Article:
Power violence is my shit, man! I still have all those records. I have my Charles Bronson records and Reversal of Man and all that shit. What came out of that scene that’s really important is the obsession with the physical object. The excitement of mail order – mail order was huge for me growing up! Like sending a money order to Ebullition or whoever, and just waiting for a big package to arrive, and then weeding through it and finding out what really stoked you up. I remember when the second Orchid 10″ came out, I waited for that and I was so stoked when it came out – it was so huge for me. I still have all those records. Those records are real important to my sound now, even. A lot of that music is really chaotic. It’s actually very abstract.
The way I got into synthesizers in the first place was by listening to the Locust. I placed a really big order with GSL when I was a kid, and it was the first music that pissed my parents off, that they couldn’t understand, so I knew I was on the right path. Just hearing the sounds that were so mental, hearing this music that’s completely abrasive and really over the top, it was super inspiring, because it’s not something that everybody can access. But if you can get it, and other people can get it, you kind of feel this connection with them.
That was really important to me, to be able to dig deeper and get into music that was a lot more abstract. Even the early Emeralds stuff is very, very abstract. We were listening to a lot of free jazz and jazz music, and that was a huge part of our early sound. I think if you listen to a lot of electronic music in the tape scene coming out today, or even on a grander scale with the records coming out, you don’t hear the jazz in that music any more, which I think is something that’s really lacking from the scene right now.
Why Cleveland felt like the center of the musical universe – or at least the center of the outer fringes:
I was lucky enough to grow up around a really cool underground scene that was very small but also involved and supportive. There’s not a lot going on – it’s a small city – but there were killer DIY venues. There’s a place called Speak In Tongues, that, if you know anything aboutCleveland, was one of the most important DIY spaces in town. They had everything from Zoviet France to Nine Shocks Terror and Etant Donnes – some of the most abstract, ’80s and ’90s underground stuff – to punk and hardcore. We still haven’t had a venue since then. I think it closed down in 2001. But I was lucky to grow up in that community where there was a very small amount of people that were all circulating music and all very interested in music. And interested in bringing out of town bands to town, even if it was for little pay, just to have a killer gig, where people were stoked to be there.
On the legacy of Cleveland post-punk icons Pere Ubu:
I don’t think I really listened to Pere Ubu until I was 21 or 22, because I really had to build up my musical intellect to be able to understand that band and access them. But when I did, it blew my mind. Just, like, hearing crazy stories about how the Talking Heads were thinking about moving to Cleveland after hearing Pere Ubu, and stuff like that, is really inspiring. People around here definitely hold them dear. They definitely have a Cleveland attitude, because everybody in Cleveland seems to have really bad luck, or they don’t get their due, and they’re one of those bands that could have been huge, because they were so talented and had such an original sound. Those first two records, Modern Dance and Dub Housing, are some of the best, most abstract rock albums ever. Some of the best synth playing on a rock record ever. It’s so damn weird.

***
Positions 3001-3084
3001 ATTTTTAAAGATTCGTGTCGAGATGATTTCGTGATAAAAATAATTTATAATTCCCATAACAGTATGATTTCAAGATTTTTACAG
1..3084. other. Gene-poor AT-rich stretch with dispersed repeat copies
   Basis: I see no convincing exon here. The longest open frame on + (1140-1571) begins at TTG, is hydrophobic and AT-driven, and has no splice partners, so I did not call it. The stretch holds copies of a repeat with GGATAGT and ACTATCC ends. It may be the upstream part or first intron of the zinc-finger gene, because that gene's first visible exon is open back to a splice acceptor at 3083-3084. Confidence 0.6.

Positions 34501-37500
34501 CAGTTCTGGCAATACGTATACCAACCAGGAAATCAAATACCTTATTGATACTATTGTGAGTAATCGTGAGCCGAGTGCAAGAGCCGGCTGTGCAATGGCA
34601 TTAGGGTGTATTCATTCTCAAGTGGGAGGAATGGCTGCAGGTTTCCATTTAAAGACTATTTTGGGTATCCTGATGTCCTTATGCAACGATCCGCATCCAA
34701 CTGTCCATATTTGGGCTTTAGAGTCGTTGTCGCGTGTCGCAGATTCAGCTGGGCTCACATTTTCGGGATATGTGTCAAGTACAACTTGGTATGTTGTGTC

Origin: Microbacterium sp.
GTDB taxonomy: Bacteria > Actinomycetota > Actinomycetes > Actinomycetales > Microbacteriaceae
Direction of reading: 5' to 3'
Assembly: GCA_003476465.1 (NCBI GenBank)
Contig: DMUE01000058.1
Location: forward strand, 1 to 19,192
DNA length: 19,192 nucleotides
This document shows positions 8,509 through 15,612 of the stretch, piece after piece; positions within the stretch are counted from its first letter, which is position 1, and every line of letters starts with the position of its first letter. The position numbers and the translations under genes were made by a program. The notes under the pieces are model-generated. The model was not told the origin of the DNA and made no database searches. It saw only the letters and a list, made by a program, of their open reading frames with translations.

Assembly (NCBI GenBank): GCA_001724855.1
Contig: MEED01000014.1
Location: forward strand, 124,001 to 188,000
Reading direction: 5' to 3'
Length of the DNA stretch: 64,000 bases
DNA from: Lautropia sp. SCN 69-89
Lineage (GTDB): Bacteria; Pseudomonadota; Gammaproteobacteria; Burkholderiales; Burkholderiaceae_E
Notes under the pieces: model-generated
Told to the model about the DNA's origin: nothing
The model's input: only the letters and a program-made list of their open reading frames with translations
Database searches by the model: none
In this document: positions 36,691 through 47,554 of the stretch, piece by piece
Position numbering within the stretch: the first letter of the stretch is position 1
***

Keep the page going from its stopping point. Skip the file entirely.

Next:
On teaming up with Peter Rehberg’s Editions Mego to launch his own label, Spectrum Spools:
It was actually an idea for a side-label of the Emeralds imprint that me and [guitarist] Mark [McGuire] run, called Wagon. I was gonna start doing a private-press cassette label, hence Spools, like on a tape player. I ended up talking to Peter; he was talking about getting some of his artists to start curating record labels for Mego, under that umbrella. I think Peter’s very influenced by Mute records [and their curated sub-labels, like Blast First]. So he asked me to do a couple releases, and naturally, when he asked me to do it, I just pulled out a pile of tapes, and I thought of doing a label where I was able to pull this music off what I thought was way, way above a standard cassette release, and get it out there. I’ve always had an interest in older, more obscure electronic and psyche records and synth records, so I felt like I had a chance to do this curation of lesser-known music to get out there and get people into. If you notice, I do a lot of debut albums by projects that are just kind of out of the blue. I also like to reissue abstract and obscure cassette releases and stuff like that from the ’80s.